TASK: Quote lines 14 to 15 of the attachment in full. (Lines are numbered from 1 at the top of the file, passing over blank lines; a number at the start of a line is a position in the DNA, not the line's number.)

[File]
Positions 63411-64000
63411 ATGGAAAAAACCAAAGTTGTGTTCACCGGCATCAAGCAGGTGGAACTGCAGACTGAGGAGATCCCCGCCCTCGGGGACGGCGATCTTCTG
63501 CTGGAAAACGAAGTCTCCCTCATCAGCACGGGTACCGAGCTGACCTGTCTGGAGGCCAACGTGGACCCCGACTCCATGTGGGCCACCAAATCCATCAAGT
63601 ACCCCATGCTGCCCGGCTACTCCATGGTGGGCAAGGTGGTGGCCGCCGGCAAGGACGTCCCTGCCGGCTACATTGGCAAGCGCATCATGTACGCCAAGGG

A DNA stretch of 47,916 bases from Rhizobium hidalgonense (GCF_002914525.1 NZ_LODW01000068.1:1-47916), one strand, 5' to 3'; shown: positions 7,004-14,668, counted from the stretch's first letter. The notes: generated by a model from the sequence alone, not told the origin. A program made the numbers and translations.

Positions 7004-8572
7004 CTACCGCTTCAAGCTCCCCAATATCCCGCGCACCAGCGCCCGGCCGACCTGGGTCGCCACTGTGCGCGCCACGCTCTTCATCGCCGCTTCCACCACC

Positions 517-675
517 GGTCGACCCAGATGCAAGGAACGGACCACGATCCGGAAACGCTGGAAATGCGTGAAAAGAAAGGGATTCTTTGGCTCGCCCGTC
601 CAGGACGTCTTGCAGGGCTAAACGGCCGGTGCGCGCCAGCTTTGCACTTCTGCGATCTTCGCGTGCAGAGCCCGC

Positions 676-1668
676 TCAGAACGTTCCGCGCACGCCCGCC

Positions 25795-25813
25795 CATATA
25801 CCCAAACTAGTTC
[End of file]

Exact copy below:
25795 CATATA
25801 CCCAAACTAGTTC